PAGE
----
Researchers have successfully tested a method that can screen for multiple mycotoxins in milk-based infant formula and milk-based foods in a single analysis.
A stable isotope dilution assay and liquid chromatography tandem mass spectrometry (LC-MS/MS) method was developed and validated for the determination of 12 mycotoxins in milk-based infant formula, milk, milk powder, and baby yogurt.
Despite the high initial instrumentation cost, with more [13C]-IS becoming commercially available and cost-effective sensitive LC-MS systems, stable isotope dilution will be used for routine mycotoxin analysis in the future, said the researchers.
The mycotoxins were aflatoxins B1, B2, G1, G2, and M1, deoxynivalenol, fumonisins B1, B2, and B3, ochratoxin A, T-2 toxin, and zearalenone, in milk-based infant formula and foods.
Dr Kai Zhang, lead author of the study and a chemist at US Food and Drug Administration (FDA) presented the findings during a webinar yesterday by AB SCIEX and Romar Labs.
He said there was ongoing LC-MS based mycotoxin analysis at FDA and the Center for Food Safety and Applied Nutrition (CFSAN).
Mycotoxins are toxic metabolites generated by fungi growing in foods and animal feeds.
US FDA Compliance Policy Guidance, sets the max detected concentrations of aflatoxin M1 in milk are >0.5 μg/kg (ppb).
The European Union (EU) maximum levels of aflatoxin M1 are 0.05 μg/kg in milk and 0.025 μg/kg in infant formula.
Researchers used the LC-MS systems 4000 quadruple linear ion trap (QTrap) and 6500 QTrap from AB SCIEX and found for the 12 mycotoxins, the 6500 QTrap outperforms the 4000 QTrap with 3−50 times better sensitivity and 1−2 orders of magnitude more in linear dynamic range.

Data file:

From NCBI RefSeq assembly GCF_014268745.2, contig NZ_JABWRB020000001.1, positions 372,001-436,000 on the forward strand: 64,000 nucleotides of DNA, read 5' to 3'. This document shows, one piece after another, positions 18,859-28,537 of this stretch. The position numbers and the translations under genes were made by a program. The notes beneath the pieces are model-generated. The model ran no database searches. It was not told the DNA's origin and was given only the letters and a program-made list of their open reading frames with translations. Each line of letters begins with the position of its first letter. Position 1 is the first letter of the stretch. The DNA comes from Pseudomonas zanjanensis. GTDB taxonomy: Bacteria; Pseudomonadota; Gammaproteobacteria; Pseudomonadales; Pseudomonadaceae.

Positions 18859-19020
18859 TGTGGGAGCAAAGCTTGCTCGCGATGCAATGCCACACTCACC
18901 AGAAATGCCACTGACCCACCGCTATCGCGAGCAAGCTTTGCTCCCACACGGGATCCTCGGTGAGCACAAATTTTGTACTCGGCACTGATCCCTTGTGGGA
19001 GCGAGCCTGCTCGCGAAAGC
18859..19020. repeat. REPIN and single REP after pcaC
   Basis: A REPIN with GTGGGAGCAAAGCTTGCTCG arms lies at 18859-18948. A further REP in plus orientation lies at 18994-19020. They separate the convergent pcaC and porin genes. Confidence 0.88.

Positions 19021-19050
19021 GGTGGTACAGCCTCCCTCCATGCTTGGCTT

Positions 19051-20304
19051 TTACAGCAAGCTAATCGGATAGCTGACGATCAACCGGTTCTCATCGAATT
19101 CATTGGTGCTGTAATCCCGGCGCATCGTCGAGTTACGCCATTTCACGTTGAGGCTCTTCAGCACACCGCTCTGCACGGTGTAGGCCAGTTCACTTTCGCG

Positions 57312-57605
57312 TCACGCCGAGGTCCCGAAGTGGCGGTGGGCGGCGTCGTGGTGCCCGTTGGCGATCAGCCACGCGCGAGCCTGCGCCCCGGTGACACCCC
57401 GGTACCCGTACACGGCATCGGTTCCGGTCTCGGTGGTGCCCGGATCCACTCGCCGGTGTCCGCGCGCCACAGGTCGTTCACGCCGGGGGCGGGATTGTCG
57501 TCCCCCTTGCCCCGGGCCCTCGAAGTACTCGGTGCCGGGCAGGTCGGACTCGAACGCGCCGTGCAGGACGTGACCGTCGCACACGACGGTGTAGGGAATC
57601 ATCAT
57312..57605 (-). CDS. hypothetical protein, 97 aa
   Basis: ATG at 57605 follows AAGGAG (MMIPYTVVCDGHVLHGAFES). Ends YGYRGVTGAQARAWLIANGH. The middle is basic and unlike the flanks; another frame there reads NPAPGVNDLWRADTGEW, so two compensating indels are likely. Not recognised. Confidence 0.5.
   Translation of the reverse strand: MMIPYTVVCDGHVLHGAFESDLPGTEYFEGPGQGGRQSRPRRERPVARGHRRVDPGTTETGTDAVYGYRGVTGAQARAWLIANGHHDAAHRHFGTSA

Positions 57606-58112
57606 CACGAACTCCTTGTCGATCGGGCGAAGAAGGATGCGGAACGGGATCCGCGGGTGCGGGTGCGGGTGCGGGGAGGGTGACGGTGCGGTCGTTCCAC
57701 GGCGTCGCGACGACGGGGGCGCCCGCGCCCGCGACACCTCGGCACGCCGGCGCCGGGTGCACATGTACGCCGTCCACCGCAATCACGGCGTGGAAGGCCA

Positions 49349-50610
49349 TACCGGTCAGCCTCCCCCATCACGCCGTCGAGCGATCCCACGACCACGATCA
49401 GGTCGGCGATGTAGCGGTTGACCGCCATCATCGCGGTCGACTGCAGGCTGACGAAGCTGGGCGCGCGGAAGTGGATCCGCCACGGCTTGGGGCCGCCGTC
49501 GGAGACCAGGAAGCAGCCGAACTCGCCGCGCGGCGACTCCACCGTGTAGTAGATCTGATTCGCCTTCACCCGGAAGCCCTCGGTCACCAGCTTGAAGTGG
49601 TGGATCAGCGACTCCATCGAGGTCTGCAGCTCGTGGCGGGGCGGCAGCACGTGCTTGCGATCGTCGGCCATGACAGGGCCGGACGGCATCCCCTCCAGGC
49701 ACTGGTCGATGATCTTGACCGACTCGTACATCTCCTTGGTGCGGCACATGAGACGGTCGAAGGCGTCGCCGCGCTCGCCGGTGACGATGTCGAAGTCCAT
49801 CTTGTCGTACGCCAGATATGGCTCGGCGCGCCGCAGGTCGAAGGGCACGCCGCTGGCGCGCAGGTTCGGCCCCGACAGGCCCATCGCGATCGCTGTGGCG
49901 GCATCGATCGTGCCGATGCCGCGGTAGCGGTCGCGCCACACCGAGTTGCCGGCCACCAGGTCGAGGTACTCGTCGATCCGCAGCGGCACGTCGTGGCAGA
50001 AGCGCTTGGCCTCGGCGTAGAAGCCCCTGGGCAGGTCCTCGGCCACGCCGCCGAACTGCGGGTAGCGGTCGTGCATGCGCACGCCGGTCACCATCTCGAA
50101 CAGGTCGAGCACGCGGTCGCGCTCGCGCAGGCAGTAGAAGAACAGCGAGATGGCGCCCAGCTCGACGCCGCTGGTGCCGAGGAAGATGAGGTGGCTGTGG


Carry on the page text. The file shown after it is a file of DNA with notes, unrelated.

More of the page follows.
Samples were fortified with 12 13C uniformly labeled mycotoxins ([13C]-mycotoxins) that correspond to the 12 target mycotoxins and prepared by dilution and filtration, followed by LC-MS/MS analysis.
Average recoveries in fortified milk, milk-based infant formula, milk powder, and baby yogurt of range from 89 to 126% with relative standard derivations (RSDs) of <20%.
Individual recoveries in the four fortified matrices range from 72% (fumonisin B3, 20 μg/kg, milk-based infant formula) to 136% (T-2 toxin, 20 μg/kg, milk powder), with RSDs ranging from 2 to 25%.
The limits of quantitation (LOQs) were from 0.01 μg/kg (aflatoxin M1) to 2 (fumonisin B1) μg/kg.
In 60 samples, aflatoxins B1 and B2 were detected in one milk powder sample. Aflatoxin M1 was detected in three imported samples (condensed milk, milk-based infant formula, and table cream), ranging from 0.10 to 0.40 μg/kg.
The test portions were dissolved or diluted 10× times using acetonitrile/water (50:50 v/v) and then centrifuged and filtered through membranes with molecular weight cutoff at 3 kDa.
A stable isotope dilution assay was used to correct for the effects of suppression.
Source: Journal of Agricultural and Food Chemistry
Online ahead of print, DOI: 10.1021/jf4018838
“Determination of Mycotoxins in Milk-Based Products and Infant Formula Using Stable Isotope Dilution Assay and Liquid Chromatography Tandem Mass Spectrometry”
Authors: Kai Zhang, Jon W. Wong, Douglas G. Hayward, Marta Vaclavikova, Chia-Ding Liao, and Mary W. Trucksess